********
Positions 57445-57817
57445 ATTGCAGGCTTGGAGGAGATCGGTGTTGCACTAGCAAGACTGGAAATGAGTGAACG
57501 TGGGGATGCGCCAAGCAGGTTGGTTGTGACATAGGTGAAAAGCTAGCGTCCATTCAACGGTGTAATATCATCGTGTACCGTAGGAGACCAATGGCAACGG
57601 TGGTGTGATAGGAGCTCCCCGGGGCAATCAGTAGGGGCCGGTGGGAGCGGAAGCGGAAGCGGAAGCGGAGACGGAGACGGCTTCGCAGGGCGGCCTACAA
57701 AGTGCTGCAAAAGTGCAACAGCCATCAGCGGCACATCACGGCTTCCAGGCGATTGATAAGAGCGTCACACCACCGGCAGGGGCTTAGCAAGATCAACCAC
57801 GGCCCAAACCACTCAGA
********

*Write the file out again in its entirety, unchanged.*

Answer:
Positions 57445-57817
57445 ATTGCAGGCTTGGAGGAGATCGGTGTTGCACTAGCAAGACTGGAAATGAGTGAACG
57501 TGGGGATGCGCCAAGCAGGTTGGTTGTGACATAGGTGAAAAGCTAGCGTCCATTCAACGGTGTAATATCATCGTGTACCGTAGGAGACCAATGGCAACGG
57601 TGGTGTGATAGGAGCTCCCCGGGGCAATCAGTAGGGGCCGGTGGGAGCGGAAGCGGAAGCGGAAGCGGAGACGGAGACGGCTTCGCAGGGCGGCCTACAA
57701 AGTGCTGCAAAAGTGCAACAGCCATCAGCGGCACATCACGGCTTCCAGGCGATTGATAAGAGCGTCACACCACCGGCAGGGGCTTAGCAAGATCAACCAC
57801 GGCCCAAACCACTCAGA